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Diet rapidly and reproducibly alters the human gut microbiome

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      Abstract

      Long-term diet influences the structure and activity of the trillions of microorganisms residing in the human gut1–5, but it remains unclear how rapidly and reproducibly the human gut microbiome responds to short-term macronutrient change. Here, we show that the short-term consumption of diets composed entirely of animal or plant products alters microbial community structure and overwhelms inter-individual differences in microbial gene expression. The animal-based diet increased the abundance of bile-tolerant microorganisms (Alistipes, Bilophila, and Bacteroides) and decreased the levels of Firmicutes that metabolize dietary plant polysaccharides (Roseburia, Eubacterium rectale, and Ruminococcus bromii). Microbial activity mirrored differences between herbivorous and carnivorous mammals2, reflecting trade-offs between carbohydrate and protein fermentation. Foodborne microbes from both diets transiently colonized the gut, including bacteria, fungi, and even viruses. Finally, increases in the abundance and activity of Bilophila wadsworthia on the animal-based diet support a link between dietary fat, bile acids, and the outgrowth of microorganisms capable of triggering inflammatory bowel disease6. In concert, these results demonstrate that the gut microbiome can rapidly respond to altered diet, potentially facilitating the diversity of human dietary lifestyles.

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      Most cited references 57

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          KEGG: kyoto encyclopedia of genes and genomes.

           S. Goto,  M Kanehisa (2000)
          KEGG (Kyoto Encyclopedia of Genes and Genomes) is a knowledge base for systematic analysis of gene functions, linking genomic information with higher order functional information. The genomic information is stored in the GENES database, which is a collection of gene catalogs for all the completely sequenced genomes and some partial genomes with up-to-date annotation of gene functions. The higher order functional information is stored in the PATHWAY database, which contains graphical representations of cellular processes, such as metabolism, membrane transport, signal transduction and cell cycle. The PATHWAY database is supplemented by a set of ortholog group tables for the information about conserved subpathways (pathway motifs), which are often encoded by positionally coupled genes on the chromosome and which are especially useful in predicting gene functions. A third database in KEGG is LIGAND for the information about chemical compounds, enzyme molecules and enzymatic reactions. KEGG provides Java graphics tools for browsing genome maps, comparing two genome maps and manipulating expression maps, as well as computational tools for sequence comparison, graph comparison and path computation. The KEGG databases are daily updated and made freely available (http://www. genome.ad.jp/kegg/).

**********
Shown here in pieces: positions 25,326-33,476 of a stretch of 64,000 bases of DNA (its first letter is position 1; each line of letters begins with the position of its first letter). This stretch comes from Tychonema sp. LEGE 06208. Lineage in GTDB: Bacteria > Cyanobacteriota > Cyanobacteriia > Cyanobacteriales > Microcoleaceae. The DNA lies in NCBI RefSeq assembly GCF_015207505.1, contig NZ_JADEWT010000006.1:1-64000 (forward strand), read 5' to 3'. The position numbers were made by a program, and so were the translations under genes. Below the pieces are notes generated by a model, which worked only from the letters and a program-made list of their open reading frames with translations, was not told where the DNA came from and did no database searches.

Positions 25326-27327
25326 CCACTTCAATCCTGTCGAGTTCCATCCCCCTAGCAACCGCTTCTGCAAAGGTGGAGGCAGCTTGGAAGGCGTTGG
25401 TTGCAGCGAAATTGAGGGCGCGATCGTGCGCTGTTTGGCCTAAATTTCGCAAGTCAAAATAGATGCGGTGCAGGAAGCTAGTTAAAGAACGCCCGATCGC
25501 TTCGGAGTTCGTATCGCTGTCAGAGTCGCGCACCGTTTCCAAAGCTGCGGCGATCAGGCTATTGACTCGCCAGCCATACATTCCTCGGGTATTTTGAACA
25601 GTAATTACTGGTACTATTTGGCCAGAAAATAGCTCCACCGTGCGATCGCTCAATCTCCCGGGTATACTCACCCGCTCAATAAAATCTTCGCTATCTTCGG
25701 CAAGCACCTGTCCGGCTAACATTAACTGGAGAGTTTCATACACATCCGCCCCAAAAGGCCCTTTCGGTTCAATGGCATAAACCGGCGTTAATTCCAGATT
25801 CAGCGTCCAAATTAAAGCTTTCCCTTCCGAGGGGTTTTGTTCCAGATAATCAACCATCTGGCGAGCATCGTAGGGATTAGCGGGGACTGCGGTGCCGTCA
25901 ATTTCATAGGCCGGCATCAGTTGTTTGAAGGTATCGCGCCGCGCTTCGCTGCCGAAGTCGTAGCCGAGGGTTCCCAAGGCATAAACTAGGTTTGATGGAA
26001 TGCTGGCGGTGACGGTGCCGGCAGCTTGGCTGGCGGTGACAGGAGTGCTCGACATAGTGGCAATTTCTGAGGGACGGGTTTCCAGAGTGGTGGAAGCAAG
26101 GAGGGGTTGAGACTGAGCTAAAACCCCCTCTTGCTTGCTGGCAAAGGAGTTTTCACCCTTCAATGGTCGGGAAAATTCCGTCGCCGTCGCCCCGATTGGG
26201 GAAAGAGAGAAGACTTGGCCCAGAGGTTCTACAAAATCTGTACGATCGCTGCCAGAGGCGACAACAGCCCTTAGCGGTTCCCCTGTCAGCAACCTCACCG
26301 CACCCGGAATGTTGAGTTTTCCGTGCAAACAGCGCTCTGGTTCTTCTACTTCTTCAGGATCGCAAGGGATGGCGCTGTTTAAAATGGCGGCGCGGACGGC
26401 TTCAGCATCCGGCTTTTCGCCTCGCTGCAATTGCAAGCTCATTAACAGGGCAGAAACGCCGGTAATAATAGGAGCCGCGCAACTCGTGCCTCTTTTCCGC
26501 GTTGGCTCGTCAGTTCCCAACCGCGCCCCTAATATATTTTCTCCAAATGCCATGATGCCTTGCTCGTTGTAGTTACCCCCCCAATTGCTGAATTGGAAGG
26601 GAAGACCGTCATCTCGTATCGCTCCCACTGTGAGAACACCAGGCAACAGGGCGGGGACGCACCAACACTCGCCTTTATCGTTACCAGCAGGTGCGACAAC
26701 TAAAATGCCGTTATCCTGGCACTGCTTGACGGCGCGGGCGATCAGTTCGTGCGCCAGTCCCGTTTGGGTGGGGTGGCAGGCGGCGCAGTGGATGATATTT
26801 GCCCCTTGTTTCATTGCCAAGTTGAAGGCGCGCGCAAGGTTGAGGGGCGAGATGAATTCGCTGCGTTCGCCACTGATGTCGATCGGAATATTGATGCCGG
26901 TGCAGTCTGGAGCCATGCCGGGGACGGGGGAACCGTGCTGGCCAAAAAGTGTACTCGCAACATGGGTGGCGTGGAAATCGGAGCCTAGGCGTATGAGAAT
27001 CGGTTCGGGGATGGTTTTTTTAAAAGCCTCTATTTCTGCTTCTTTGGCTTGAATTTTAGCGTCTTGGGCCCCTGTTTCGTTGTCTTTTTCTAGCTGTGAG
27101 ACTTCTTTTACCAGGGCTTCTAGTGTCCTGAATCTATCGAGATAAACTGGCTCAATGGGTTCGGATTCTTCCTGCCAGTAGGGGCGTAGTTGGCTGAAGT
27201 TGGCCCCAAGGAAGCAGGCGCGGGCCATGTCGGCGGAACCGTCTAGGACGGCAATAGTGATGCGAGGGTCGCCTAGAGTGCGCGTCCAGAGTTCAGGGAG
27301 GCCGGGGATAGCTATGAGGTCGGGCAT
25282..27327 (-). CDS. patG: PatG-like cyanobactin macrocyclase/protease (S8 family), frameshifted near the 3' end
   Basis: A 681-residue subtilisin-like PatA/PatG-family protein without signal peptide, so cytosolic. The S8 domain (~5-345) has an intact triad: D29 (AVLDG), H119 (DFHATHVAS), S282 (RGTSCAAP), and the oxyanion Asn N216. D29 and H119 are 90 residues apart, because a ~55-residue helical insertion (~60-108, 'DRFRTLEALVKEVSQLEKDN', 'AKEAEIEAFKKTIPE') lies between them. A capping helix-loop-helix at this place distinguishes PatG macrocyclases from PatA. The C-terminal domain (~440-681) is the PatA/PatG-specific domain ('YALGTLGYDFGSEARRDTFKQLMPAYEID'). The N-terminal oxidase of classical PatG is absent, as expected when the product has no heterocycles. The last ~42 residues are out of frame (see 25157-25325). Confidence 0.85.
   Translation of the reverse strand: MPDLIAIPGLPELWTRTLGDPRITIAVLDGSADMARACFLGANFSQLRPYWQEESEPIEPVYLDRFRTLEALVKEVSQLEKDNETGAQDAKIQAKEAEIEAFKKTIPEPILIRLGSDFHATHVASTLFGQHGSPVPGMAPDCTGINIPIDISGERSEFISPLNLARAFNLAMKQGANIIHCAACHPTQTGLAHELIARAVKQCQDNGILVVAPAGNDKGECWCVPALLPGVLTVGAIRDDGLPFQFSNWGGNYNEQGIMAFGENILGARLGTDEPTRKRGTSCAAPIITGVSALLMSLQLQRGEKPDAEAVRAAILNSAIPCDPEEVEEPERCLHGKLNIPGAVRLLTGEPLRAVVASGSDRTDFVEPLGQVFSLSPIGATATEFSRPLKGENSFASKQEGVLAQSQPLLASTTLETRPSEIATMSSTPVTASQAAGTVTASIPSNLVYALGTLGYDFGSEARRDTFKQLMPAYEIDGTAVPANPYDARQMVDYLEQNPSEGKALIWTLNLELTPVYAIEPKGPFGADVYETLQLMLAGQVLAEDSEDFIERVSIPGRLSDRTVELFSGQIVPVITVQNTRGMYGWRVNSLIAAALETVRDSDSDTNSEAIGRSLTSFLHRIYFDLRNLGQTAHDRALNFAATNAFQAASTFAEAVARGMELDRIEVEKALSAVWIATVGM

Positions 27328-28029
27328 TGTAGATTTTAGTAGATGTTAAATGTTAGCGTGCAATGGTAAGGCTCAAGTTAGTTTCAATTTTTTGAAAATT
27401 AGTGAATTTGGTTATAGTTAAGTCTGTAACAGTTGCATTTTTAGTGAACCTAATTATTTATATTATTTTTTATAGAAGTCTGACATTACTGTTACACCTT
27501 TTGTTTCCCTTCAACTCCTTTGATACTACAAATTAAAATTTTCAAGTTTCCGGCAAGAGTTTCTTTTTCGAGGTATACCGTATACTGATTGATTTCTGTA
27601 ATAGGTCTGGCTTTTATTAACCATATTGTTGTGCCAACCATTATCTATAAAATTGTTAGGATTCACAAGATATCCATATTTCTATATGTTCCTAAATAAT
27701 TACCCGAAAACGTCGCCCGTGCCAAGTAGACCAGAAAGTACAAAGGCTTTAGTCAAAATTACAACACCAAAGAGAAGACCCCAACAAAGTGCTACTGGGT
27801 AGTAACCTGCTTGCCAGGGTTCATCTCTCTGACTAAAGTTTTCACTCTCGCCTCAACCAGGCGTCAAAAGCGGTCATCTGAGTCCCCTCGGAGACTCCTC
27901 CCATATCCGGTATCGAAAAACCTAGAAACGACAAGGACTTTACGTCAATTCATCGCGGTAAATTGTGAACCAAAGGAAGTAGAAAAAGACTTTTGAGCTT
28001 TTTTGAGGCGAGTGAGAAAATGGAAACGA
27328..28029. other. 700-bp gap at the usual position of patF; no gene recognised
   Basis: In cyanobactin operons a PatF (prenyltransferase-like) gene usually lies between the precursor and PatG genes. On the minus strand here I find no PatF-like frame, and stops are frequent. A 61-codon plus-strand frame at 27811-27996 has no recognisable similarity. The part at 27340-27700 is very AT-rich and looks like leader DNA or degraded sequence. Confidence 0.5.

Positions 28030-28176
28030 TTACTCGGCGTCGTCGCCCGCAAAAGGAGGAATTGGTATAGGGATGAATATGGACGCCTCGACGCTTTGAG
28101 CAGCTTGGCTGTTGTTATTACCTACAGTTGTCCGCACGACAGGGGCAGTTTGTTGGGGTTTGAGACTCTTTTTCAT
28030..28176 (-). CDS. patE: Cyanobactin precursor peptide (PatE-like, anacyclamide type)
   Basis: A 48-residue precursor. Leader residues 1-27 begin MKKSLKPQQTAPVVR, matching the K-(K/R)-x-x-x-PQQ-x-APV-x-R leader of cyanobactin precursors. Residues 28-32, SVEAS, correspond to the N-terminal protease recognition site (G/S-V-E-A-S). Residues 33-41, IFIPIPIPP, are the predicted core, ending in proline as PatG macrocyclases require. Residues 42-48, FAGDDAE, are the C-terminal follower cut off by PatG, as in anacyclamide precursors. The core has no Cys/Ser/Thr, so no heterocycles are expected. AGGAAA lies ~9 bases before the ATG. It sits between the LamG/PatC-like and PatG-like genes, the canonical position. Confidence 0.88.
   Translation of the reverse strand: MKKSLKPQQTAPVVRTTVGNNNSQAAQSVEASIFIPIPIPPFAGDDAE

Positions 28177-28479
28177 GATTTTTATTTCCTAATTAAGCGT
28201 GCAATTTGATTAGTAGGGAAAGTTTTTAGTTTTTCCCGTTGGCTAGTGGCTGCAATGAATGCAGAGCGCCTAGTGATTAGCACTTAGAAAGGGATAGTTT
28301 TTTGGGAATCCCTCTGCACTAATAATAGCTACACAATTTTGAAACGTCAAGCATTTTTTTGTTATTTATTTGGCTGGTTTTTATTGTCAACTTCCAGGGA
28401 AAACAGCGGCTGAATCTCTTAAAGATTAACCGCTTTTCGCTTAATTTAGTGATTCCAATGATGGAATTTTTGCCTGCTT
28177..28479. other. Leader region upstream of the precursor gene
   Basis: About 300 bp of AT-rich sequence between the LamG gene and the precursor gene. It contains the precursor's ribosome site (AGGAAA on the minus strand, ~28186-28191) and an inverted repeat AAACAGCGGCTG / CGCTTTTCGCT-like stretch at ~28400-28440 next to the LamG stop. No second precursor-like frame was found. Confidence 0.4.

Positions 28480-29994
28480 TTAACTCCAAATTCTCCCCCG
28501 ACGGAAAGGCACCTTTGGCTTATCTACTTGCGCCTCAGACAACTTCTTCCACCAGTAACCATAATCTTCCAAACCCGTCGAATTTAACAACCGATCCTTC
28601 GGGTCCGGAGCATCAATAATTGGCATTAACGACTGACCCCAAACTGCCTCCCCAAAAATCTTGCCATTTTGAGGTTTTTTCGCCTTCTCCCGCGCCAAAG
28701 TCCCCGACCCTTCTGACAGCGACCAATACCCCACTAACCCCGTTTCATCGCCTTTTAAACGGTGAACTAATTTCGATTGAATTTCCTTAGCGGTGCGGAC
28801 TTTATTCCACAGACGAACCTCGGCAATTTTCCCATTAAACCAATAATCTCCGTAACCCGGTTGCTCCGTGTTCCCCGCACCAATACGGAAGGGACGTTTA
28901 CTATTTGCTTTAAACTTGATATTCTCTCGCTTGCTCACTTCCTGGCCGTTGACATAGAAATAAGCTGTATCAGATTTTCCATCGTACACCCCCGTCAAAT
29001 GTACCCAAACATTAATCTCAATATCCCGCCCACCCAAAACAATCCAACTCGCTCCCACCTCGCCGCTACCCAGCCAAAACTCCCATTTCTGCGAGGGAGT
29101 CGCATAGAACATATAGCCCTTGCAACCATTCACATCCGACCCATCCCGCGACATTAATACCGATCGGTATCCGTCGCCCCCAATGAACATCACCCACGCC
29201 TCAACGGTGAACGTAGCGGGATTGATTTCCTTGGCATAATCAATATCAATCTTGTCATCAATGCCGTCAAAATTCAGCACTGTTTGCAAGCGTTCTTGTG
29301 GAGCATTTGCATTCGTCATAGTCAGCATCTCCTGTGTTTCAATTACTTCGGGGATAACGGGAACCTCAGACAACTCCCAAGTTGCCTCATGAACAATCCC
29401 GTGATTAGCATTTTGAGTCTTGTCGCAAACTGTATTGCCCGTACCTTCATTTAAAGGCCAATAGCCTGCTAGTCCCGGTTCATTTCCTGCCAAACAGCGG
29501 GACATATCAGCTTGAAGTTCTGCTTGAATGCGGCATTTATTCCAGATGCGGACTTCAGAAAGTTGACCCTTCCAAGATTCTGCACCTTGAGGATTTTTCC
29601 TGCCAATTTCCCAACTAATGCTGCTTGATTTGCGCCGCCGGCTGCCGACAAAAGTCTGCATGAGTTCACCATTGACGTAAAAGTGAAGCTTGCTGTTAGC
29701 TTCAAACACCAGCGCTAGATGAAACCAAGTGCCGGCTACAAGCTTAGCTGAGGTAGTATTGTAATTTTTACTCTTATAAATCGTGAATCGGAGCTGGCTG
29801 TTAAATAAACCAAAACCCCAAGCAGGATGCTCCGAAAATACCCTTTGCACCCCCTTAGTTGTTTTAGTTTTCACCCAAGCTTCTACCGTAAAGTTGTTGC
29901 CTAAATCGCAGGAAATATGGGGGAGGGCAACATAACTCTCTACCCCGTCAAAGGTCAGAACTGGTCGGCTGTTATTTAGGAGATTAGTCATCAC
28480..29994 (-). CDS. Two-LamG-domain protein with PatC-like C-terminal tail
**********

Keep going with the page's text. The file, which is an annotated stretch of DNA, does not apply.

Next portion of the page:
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            Author and article information

            Affiliations
            [1 ]FAS Center for Systems Biology, Harvard University, Cambridge, MA, 02138, USA.
            [2 ]Society of Fellows, Harvard University, Cambridge, MA, 02138, USA.
            [3 ]Division of Endocrinology, Children’s Hospital Boston, Harvard Medical School, Boston, MA, 02115, USA.
            [4 ]Department of Bioengineering & Therapeutic Sciences and the California Institute for Quantitative Biosciences, University of California, San Francisco, San Francisco, CA, 94158, USA.
            Author notes
            [* ]To whom correspondence should be addressed. pturnbaugh@ 123456fas.harvard.edu
            [#]

            Present address: Mocular Genetics & Microbiology and Institute for Genome Sciences & Policy, Duke University, Durham, NC, 27708.

            Journal
            0410462
            6011
            Nature
            Nature
            Nature
            0028-0836
            1476-4687
            16 December 2013
            11 December 2013
            23 January 2014
            23 July 2014
            : 505
            : 7484
            : 559-563
            24336217
            3957428
            10.1038/nature12820
            NIHMS536070

            Users may view, print, copy, download and text and data- mine the content in such documents, for the purposes of academic research, subject always to the full Conditions of use: http://www.nature.com/authors/editorial_policies/license.html#terms

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